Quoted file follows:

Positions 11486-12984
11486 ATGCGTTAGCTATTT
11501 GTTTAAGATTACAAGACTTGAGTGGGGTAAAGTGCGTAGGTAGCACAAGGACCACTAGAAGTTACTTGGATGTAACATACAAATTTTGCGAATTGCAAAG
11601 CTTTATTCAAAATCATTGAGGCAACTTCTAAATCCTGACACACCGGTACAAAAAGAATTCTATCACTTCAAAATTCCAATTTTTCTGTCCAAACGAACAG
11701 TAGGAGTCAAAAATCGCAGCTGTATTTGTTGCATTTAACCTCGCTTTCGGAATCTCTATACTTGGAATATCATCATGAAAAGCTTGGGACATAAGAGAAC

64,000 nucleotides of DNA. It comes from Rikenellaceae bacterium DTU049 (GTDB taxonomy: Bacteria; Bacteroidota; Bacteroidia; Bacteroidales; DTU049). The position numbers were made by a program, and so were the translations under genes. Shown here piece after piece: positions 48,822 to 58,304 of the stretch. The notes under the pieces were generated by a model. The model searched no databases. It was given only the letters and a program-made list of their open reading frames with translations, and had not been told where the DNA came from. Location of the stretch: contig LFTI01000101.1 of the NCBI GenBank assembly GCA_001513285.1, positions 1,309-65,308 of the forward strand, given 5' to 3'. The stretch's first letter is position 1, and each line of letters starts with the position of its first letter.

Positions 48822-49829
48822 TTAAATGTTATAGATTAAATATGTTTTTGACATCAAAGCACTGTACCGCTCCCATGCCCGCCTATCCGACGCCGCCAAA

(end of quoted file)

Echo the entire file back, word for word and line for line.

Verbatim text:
Positions 11486-12984
11486 ATGCGTTAGCTATTT
11501 GTTTAAGATTACAAGACTTGAGTGGGGTAAAGTGCGTAGGTAGCACAAGGACCACTAGAAGTTACTTGGATGTAACATACAAATTTTGCGAATTGCAAAG
11601 CTTTATTCAAAATCATTGAGGCAACTTCTAAATCCTGACACACCGGTACAAAAAGAATTCTATCACTTCAAAATTCCAATTTTTCTGTCCAAACGAACAG
11701 TAGGAGTCAAAAATCGCAGCTGTATTTGTTGCATTTAACCTCGCTTTCGGAATCTCTATACTTGGAATATCATCATGAAAAGCTTGGGACATAAGAGAAC

64,000 nucleotides of DNA. It comes from Rikenellaceae bacterium DTU049 (GTDB taxonomy: Bacteria; Bacteroidota; Bacteroidia; Bacteroidales; DTU049). The position numbers were made by a program, and so were the translations under genes. Shown here piece after piece: positions 48,822 to 58,304 of the stretch. The notes under the pieces were generated by a model. The model searched no databases. It was given only the letters and a program-made list of their open reading frames with translations, and had not been told where the DNA came from. Location of the stretch: contig LFTI01000101.1 of the NCBI GenBank assembly GCA_001513285.1, positions 1,309-65,308 of the forward strand, given 5' to 3'. The stretch's first letter is position 1, and each line of letters starts with the position of its first letter.

Positions 48822-49829
48822 TTAAATGTTATAGATTAAATATGTTTTTGACATCAAAGCACTGTACCGCTCCCATGCCCGCCTATCCGACGCCGCCAAA